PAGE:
Mass evacuations in India as cyclone Hudhud threatens coast

Indian fishermen negotiate their skiff through rough waves ahead of cyclone Hudhud making expected landfall in Visakhapatnam on October 11, 2014.

India has begun evacuating thousands of people from fishing villages as it braces for cyclone Hudhud barrelling towards its east coast.

The states of Andhra Pradesh and Orissa in the southeast are on high alert for what the weather office described as a "very severe cyclonic storm" due to make landfall Sunday.

Many thousands from fishing villages across five districts in northeast Andhra Pradesh living in flimsy housing were among the first to be moved to safer, concrete relief shelters, officials say.

The numbers of evacuees is expected to swell.

"We are ready to evacuate 400,000 people, but that will depend on the amount of rainfall and how it affects low-lying areas," said Arvind Kumar, an senior official from Andhra Pradesh, overseeing the relief efforts.

Cyclone Hudhud was expected to pound the coast with winds of at least 190 kilometres per hour, accompanied by torrential rains, according to the Indian weather office.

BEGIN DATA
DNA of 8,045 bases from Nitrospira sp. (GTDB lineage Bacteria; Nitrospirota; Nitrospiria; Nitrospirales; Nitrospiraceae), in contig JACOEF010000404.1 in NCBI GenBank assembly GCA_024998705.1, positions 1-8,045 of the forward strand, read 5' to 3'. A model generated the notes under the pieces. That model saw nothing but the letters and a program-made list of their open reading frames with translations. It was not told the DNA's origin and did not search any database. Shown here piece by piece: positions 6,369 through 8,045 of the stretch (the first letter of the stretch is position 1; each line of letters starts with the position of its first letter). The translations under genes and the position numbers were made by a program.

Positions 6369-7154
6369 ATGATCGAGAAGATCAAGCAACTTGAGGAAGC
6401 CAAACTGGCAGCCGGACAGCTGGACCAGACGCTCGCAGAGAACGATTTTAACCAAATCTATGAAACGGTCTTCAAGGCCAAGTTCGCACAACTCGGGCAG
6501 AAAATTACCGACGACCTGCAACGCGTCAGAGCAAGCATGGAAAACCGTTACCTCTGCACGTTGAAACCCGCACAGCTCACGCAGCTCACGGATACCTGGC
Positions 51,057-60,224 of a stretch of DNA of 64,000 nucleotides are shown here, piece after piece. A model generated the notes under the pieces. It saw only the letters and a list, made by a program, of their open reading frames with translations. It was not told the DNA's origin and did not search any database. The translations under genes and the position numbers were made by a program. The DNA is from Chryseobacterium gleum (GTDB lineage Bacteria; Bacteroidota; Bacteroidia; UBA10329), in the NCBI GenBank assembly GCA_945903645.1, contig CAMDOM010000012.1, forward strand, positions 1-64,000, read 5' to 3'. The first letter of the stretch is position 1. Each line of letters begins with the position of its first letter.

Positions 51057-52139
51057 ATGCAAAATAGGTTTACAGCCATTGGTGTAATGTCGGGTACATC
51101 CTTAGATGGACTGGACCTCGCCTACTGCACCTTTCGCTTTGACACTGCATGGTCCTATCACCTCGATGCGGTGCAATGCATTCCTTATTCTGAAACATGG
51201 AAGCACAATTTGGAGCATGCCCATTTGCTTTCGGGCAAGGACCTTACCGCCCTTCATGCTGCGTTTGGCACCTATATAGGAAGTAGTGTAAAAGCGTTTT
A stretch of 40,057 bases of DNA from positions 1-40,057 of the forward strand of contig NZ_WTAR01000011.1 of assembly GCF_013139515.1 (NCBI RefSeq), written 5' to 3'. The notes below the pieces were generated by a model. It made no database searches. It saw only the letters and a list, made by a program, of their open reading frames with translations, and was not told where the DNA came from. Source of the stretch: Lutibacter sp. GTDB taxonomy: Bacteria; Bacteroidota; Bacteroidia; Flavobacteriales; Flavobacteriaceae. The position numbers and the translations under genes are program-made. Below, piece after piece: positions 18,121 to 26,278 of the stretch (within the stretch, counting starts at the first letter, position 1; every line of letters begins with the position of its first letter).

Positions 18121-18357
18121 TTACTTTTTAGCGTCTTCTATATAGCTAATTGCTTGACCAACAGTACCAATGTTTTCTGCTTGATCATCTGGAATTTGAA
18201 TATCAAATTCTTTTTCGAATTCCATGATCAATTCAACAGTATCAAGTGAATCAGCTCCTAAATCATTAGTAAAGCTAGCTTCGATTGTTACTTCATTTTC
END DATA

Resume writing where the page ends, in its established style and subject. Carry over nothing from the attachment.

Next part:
The storm was expected to make landfall before lunchtime in Visakhapatnam, a city in northern Andhra Pradesh, state officials said.

"I would say that realistically about 150,000 people (in Andhra Pradesh) are likely to be affected," said Kumar.

Authorities told fishermen to stay away from the choppy seas.

In neighbouring Orissa, where Cyclone Phailin last October killed at least 18 and left a massive trail of destruction,
authorities were more worried about torrential rains than gusting winds which were expected to lose speed by the time they hit the state later Sunday.

"We are expecting flash floods and heavy rainfall after the cyclone hits," said P.K. Mohapatra, special relief commissioner of Orissa, where more than 300,000 people in eight districts would feel the storm's force.

A few thousand had been moved to cyclone shelters with community kitchens and water supply.

The shifting of endangered Bonda tribals had also begun from their age-old habitats in the Bonda Hills in Orissa's Malkangiri district, which was expected to be hard hit by the storm.

But some among the tribal group which numbers a total of 7000 were reluctant to move as they had never left the area, the Press Trust of India (PTI) said.

India's eastern coast and neighbouring Bangladesh are routinely hit by bad storms between April and November that cause deaths and widespread property damage.

In 1999, more than 8000 people were killed when a cyclone battered Orissa.

Source: AFP

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